1. <table id="6v1nm"><strike id="6v1nm"></strike></table>
        1. <track id="6v1nm"></track>
          <pre id="6v1nm"><strong id="6v1nm"></strong></pre>
          Global EditionASIA 中文雙語Fran?ais
          Home / Lifestyle / People

          Four-generation railway family keeps progress on track

          Xinhua | Updated: 2023-02-09 08:44
          Share - WeChat

          SHENYANG — At around 10 pm, the G1225 high-speed train pulled in, slowly but imposingly, at Shenyangbei Railway Station in Northeast China's Shenyang city, before stopping to allow an exodus of passengers. Not until the last passengers took their leave safely and soundly, did Zhao Peng, the deputy train conductor, finally call it a day.

          Amid China's Spring Festival travel rush, also known as chunyun, numerous people braved bustling trains and other crowded vehicles to reach home and reunite with families, while millions of railway staff pulled out all the stops in order to ensure they all had smooth and safe journeys.

          Among them is Zhao, a 32-year-old staff member from China Railway Shenyang Group, who started his work in 2012.

          Zhao is the youngest generation of his family to build a career on the railway lines, following his great-grandfather, grandfather and parents.

          "By chance, I became a railway staff member after I left the army. It must be fate," Zhao says, with a playful smile.

          Decades on, the family has not only witnessed the development of China's railway but also become part of railway history, rich with selfless dedication, ingenuity and enterprise.

          With a maximum speed of more than 300 kilometers per hour, the G1225 high-speed train was once unimaginable for Zhao's predecessors, like his great-grandfather, who was among one of the earliest workers that contributed to railway development after the founding of the People's Republic of China in 1949.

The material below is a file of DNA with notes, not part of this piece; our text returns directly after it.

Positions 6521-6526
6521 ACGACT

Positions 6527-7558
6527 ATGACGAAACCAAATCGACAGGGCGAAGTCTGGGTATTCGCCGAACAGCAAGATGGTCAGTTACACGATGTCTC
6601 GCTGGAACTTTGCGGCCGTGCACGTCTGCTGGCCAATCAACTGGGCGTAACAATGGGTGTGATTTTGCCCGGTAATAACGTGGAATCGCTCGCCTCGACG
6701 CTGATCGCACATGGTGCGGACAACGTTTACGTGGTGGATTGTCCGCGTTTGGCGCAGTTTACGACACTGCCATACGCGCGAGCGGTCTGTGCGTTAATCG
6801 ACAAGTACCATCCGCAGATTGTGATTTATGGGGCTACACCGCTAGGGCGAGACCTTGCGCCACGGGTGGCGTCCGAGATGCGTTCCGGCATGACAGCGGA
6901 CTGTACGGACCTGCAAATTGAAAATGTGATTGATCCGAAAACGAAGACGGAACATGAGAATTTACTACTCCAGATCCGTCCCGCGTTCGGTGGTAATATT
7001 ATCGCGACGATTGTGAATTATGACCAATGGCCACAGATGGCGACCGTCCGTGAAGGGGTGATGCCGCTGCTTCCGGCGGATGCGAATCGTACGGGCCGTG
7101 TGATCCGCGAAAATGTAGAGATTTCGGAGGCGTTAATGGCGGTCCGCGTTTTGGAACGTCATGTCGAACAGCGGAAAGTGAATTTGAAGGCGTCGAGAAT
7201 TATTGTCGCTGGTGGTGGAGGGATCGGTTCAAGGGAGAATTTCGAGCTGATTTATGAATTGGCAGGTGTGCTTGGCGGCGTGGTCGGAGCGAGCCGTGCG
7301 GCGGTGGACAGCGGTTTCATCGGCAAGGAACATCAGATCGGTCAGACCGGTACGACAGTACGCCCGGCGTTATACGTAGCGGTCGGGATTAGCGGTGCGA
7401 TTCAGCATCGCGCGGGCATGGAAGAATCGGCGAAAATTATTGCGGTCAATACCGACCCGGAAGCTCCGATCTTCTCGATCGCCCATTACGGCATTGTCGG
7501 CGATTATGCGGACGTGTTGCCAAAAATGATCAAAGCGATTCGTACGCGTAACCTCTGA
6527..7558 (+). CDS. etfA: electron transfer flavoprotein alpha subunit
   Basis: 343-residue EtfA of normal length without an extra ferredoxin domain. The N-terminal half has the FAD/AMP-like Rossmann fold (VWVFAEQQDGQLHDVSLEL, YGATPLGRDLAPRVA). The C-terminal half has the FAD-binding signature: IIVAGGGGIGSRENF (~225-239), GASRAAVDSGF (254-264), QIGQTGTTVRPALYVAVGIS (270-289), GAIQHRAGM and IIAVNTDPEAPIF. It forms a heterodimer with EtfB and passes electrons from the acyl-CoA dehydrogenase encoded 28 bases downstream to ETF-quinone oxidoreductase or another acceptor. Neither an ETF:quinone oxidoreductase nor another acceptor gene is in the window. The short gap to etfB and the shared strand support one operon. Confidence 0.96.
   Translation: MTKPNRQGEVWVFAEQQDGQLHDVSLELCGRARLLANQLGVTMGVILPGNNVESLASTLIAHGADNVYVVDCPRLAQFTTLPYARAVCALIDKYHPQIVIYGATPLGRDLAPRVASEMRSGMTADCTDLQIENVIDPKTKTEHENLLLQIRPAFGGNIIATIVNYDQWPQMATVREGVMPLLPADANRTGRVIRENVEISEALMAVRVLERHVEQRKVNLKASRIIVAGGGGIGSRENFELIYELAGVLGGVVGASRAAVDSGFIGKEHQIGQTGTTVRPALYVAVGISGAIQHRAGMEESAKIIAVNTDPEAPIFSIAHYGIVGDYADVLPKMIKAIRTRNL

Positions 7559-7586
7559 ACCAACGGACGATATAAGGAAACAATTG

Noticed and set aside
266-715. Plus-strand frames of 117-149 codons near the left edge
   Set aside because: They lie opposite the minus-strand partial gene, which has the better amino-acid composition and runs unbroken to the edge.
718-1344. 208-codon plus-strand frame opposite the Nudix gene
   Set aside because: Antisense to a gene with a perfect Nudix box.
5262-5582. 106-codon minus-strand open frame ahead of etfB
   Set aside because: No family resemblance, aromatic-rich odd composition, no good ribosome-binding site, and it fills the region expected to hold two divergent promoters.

"He got up early and walked through the predawn gloom to work, mainly adding coal and other fuel to the locomotive engine, which pulled dark carriages with wooden seats," recalls Zhao Zhenru, Zhao Peng's grandfather, a retired station master who started his career in 1960. "He was always clad in overalls that covered with coal ash and smelled like burning firewood."

          For Zhao Zeqiang, Zhao Peng's father, the most noticeable change in recent decades was the modernization of carriages.

          Zhao Zeqiang began to work on the railway in 1985 and is a train conductor. He still remembers the sleepless summer nights in carriages without air conditioners, where the temperature could hit some 40 C.

          "We could only fall asleep while holding a large chunk of ice covered with a towel," he recalls. "When we woke up, we were amazed to find the towel was dry, like the ice had never existed."

          Since the 1990s, air-conditioned carriages have been operating in China, ending the fear of intense heat and severe cold weather for both passengers and railway staff members.

          From a train running around 40 km per hour in the 1950s to the Fuxing bullet train, independently developed by China, running with a speed of 350 km per hour, the four generations of Zhao witnessed the country's efforts to upgrade transportation links and improve the well-being of people.

          By the end of last year, the total operating length of China's railway network and high-speed railway network had exceeded 155,000 km and 40,000 km, respectively, according to data from China State Railway Group.

          "As one of the new generation of railway workers, I am determined to do a better job," says Zhao Peng, brimming with confidence that China's development will gain powerful momentum, like a roaring high-speed train.

          Most Popular
          BACK TO THE TOP
          Copyright 1995 - . All rights reserved. The content (including but not limited to text, photo, multimedia information, etc) published in this site belongs to China Daily Information Co (CDIC). Without written authorization from CDIC, such content shall not be republished or used in any form. Note: Browsers with 1024*768 or higher resolution are suggested for this site.
          License for publishing multimedia online 0108263

          Registration Number: 130349
          FOLLOW US